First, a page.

From: Robin Betz (
Date: Fri Feb 10 2017 - 17:25:01 CST

If you're on Linux, and don't want to bother with recompiling, you can
always use tmpfs to store your data file. It's a partition type that acts
like the hard disk but is actually located in memory. Usually /tmp is
mounted as tmpfs for example. More here: https://wiki.archlinux.

Then you can write out your intermediate file to a tmpfs mount and load it
in again with VMD, and it will reside in memory the whole time. This is
more of an approach for a one time thing and wouldn't be super useful for
plugin design though, unless you assume /tmp is always available... For a
general solution you'll probably have to get into the VMD source.


On Fri, Feb 10, 2017 at 2:17 PM, Vermaas, Joshua <>

> In terms of fully compiled builds, I'm afraid the answer is no, and those
> aren't even useful if they need to link into python, since the system
> pythons are probably different. Compiling VMD from source is not as easy as
> it could be, but its also not impossible (although it definitely feels that
> way the first time)! The two best sources that explain the process in all
> the gory detail that is required to get python-enabled VMD working that
> I've found are
> python-support/ (for linux) or (for
> mac).
> In terms of the data itself, volmap gives you a bunch of voxel values, 1
> value per voxel. The value of the voxel depends on what analysis you asked
> for. Here it would probably be informative to look at what a dx file looks
> like, just for a small synthetic test set. The data is fundamentally stored
> the same way.
> -Josh
> On 02/10/2017 02:51 PM, Karl Decker wrote:
> Thank you for including that command in the VMD CVS, Joshua Vermaas. I've
> gotten an account, checked out VMD through CVS, and found the py_molecule.C
> source file that contains the definition of the python object
> mol_get_volumetric(). I'm in the process of assessing how I would use the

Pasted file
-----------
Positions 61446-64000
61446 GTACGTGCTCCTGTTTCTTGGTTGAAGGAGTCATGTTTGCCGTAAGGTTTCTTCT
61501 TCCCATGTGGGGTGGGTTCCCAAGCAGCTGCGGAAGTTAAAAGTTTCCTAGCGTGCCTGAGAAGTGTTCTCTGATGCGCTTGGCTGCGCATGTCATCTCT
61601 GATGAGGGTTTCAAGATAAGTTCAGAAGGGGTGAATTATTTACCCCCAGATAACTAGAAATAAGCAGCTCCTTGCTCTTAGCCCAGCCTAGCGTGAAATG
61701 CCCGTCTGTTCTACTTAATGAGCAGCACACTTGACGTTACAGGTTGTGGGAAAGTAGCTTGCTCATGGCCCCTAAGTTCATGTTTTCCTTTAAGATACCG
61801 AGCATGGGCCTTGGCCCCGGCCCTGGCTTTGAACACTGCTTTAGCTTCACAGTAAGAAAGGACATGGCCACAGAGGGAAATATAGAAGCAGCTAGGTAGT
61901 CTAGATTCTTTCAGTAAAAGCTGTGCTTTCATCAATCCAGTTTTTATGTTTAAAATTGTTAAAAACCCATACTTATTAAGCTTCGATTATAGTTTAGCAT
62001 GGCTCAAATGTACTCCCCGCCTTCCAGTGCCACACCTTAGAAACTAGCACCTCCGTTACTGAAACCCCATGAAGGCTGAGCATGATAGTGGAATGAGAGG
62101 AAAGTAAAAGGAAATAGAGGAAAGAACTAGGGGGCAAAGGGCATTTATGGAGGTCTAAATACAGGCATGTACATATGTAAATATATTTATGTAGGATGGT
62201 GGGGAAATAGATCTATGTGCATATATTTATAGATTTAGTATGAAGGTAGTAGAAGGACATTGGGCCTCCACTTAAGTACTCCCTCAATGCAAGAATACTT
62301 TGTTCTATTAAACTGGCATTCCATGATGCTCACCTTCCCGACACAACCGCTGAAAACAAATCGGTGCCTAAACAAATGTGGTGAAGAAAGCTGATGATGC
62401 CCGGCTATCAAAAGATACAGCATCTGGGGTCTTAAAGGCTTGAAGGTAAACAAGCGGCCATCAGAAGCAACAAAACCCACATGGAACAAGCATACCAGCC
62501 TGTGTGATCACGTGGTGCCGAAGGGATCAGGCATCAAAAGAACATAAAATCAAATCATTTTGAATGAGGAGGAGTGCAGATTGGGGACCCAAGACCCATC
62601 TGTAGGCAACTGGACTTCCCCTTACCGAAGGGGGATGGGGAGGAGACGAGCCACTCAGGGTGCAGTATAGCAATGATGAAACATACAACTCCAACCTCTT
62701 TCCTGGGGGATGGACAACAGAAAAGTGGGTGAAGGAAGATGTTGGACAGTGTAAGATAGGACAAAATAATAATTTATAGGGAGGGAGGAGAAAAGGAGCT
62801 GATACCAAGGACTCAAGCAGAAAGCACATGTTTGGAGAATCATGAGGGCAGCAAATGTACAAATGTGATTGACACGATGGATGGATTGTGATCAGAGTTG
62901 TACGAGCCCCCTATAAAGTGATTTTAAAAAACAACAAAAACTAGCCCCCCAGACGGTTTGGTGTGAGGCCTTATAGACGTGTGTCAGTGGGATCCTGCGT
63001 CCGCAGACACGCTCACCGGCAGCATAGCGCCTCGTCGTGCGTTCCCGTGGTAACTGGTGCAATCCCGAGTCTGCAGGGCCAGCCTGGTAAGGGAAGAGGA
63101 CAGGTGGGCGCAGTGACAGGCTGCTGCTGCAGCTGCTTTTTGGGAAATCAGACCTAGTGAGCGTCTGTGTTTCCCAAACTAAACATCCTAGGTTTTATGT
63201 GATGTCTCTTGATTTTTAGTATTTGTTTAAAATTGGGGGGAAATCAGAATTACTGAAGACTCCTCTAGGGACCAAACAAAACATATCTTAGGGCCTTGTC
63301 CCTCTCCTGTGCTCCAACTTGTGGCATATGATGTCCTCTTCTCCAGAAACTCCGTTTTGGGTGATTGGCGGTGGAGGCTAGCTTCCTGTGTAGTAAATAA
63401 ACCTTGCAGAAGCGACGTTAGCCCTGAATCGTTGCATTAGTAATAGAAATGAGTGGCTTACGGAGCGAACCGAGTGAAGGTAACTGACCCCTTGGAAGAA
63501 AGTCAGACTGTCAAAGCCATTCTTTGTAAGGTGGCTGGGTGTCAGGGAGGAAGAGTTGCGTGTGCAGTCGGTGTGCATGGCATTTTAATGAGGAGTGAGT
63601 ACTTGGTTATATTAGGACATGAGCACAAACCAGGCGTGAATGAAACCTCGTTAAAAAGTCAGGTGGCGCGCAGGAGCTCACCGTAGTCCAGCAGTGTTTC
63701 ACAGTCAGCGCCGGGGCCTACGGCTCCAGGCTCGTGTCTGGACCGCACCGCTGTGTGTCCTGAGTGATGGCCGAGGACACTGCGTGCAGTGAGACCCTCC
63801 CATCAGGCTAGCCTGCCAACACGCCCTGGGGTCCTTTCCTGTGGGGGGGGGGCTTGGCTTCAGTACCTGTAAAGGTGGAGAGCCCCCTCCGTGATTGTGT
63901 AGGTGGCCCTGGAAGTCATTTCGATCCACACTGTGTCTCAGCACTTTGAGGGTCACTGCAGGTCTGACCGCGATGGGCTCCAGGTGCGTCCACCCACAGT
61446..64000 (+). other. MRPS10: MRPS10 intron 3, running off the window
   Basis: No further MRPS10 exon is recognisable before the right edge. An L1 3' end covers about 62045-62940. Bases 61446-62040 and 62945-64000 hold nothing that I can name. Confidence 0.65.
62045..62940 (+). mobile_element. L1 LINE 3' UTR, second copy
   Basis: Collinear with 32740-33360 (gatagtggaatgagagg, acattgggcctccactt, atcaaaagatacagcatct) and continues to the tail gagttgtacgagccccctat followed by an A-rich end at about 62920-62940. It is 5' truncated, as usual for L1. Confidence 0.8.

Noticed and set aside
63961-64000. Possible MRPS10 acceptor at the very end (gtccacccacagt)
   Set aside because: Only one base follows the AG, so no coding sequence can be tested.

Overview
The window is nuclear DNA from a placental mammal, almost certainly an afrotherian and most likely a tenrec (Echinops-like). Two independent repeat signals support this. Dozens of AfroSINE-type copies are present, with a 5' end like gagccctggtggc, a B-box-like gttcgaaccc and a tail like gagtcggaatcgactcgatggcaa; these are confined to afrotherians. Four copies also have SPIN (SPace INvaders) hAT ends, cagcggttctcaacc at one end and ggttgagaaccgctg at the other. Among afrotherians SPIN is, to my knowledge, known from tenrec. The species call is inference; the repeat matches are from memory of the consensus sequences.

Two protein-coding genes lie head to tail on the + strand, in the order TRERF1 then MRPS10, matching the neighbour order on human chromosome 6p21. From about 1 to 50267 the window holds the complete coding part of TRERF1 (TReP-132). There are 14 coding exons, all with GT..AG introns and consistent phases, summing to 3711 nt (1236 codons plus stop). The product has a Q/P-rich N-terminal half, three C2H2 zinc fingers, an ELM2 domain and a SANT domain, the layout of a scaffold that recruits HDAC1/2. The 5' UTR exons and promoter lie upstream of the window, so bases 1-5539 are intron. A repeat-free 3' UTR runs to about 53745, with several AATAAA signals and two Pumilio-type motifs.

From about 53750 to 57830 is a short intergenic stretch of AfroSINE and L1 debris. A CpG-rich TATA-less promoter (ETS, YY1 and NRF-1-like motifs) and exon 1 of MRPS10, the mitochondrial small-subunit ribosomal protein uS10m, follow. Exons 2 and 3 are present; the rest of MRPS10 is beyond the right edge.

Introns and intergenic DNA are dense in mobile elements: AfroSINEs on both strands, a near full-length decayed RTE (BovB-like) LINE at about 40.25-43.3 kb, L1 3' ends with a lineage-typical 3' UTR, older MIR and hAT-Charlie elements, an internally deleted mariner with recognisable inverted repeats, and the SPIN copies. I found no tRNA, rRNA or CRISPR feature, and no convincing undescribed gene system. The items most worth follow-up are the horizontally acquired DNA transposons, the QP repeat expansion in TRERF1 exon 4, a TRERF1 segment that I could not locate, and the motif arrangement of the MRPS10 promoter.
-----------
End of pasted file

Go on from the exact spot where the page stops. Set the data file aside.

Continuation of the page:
> mol_get_volumetric in my plugin. Thanks very much for the help.
> I do have another question, though. Are fully compiled builds from the
> source code on CVS available for download? If not, it may be difficult to
> use the features available through CVS, as I have not been able to compile
> VMD on my machine.
> Also, what format does the VolMap data take? It's not clear from the
> sources I've seen.
> Thanks,
> Karl
> On Tue, Feb 7, 2017 at 3:51 PM, Vermaas, Joshua <<
>>> wrote:
> Hi Karl,
> It sounds like you want to interact with volume maps already loaded into
> VMD. When I needed to do this for my own purposes, I dug into VMD internals
> and wrote something to access volumetric datasets and make it accessible to
> VMD's python interface (this is now in the VMD CVS as
> molecule.get_volumetric). From there, you can access the data itself in
> python and do whatever you want. This does not expose a pointer to VMD's
> internal data structure directly (which isn't even useful, since its stored
> out of order as far as numpy is concerned), however since the copy never
> went to disk, it was fast enough to be efficient.
> -Josh
> On 02/07/2017 02:15 PM, Karl Decker wrote:
> Is it possible to share memory between two processes, one of which is VMD?
> I'm aware this is generally messy and dangerous, but it's one way to avoid
> writing large files to disk and slowing down the execution of the plugin
> we're designing. It would obviously take some effort to write the code for
> sharing the memory between two processes, but first I want to know: can VMD
> even be made to share its memory with another process?
> Alternatively, we are considering implementing a python plugin to VMD. Can
> VMD be made to share memory with a plugin?
> The memory we want to share is from VolMap, specifically a distance map
> generated in VolMap. The idea is to sidestep writing the map to disk
> because it takes too long.
> Thanks,
> Karl